Designed by Delugan Meissl Associated Architects, Vienna, the Porsche Museum in Stuttgart is a ‘must see’ for visitors to the German auto-industry capital. Completed in 2009 with costs touching 100 million Euro it boasts over 80 exhibits in its 5,600 sq metre floor space. If you’re a devotee of the famous German marque this is where you can loose track of time; pour over the rare and historic models that are set side by side with industy's cutting-edge technological developments.
Situated between Cathedral Square and the Bishop's Palace in what’s known as the ‘Viking Triangle’, Waterford City’s cultural and historic quarter, you’ll find the beautiful Medieval Museum. The building was opened earlier this year; with Waterford City Council architects Rupert Maddock and Bartosz Rojowski responsible for the design. One of the building’s striking features, the beautiful creamy sandstone façade looks, as someone remarked: “as if it had been shaped by the wind”.
Many European cities have ardently preserved part of their medieval past, turning their ‘old town’ or ‘Altstadt’ districts into living, pedestrian-friendly museums bedecked with pavement cafes and places to shop. I can’t think of a better example than Gamla Stan in the heart of the Swedish capital, Stockholm. I discovered this gem when I spent a couple of days there last year shooting pictures for stock photo libraries. Winding narrow cobblestone streets, with their colourful buildings give Gamla Stan its unique character. Enchanting at any time, on a snowy winter's day it looks like something out of a storybook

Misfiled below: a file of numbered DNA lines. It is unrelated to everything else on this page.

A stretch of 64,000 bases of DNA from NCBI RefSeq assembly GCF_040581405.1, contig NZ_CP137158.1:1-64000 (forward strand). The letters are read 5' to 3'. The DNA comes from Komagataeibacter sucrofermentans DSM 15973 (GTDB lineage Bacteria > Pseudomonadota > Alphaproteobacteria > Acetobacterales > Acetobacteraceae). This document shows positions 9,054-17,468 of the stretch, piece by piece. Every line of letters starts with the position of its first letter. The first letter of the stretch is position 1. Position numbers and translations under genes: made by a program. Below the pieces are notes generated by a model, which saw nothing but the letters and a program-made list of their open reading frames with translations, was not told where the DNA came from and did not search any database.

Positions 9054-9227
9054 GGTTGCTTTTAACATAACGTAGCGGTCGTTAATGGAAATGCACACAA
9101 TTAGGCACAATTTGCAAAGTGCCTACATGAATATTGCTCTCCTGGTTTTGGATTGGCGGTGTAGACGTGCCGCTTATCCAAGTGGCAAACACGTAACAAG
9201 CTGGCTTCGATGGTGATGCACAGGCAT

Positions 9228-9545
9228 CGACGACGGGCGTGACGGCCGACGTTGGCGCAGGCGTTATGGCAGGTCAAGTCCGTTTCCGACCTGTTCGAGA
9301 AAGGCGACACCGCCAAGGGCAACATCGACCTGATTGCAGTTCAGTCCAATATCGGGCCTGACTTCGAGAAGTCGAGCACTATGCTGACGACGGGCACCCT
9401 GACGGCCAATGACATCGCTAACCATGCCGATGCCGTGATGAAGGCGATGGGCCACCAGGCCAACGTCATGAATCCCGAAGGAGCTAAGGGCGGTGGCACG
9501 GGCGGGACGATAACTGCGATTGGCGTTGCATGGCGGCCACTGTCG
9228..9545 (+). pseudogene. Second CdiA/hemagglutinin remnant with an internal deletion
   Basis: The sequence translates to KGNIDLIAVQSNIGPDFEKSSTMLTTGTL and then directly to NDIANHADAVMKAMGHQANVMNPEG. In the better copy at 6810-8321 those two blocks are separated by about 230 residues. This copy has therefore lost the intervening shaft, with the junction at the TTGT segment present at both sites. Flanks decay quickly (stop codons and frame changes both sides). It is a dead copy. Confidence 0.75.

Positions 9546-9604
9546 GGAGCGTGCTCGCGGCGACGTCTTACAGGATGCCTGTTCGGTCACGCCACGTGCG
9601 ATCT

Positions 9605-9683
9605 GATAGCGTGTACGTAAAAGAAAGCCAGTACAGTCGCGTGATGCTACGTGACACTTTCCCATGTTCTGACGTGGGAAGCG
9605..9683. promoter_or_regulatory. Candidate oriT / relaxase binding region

The centre of the city of Eindhoven in the Netherlands, called 18 Septemberplein had quite an ‘industrial’ feel about it. This was changed when Italian architect Massimiliano Fuksas created the 'Blob', an organic glass and concrete building that serves as the entrance to The Admirant, a major commercial centre. The futuristic looking structure compliments the former Philips factory on the right of my picture.
BMWs Munich Headquarters, Munich, The 101-metre (331 ft) building is located near the Olympic Village and is often cited as one of the most notable examples of architecture in Munich. The large cathedral exterior is supposed to mimic the shape of a tire in a race car, with the garage representing the cylinder head. Both buildings were designed by the Austrian architect Karl Schwanzer.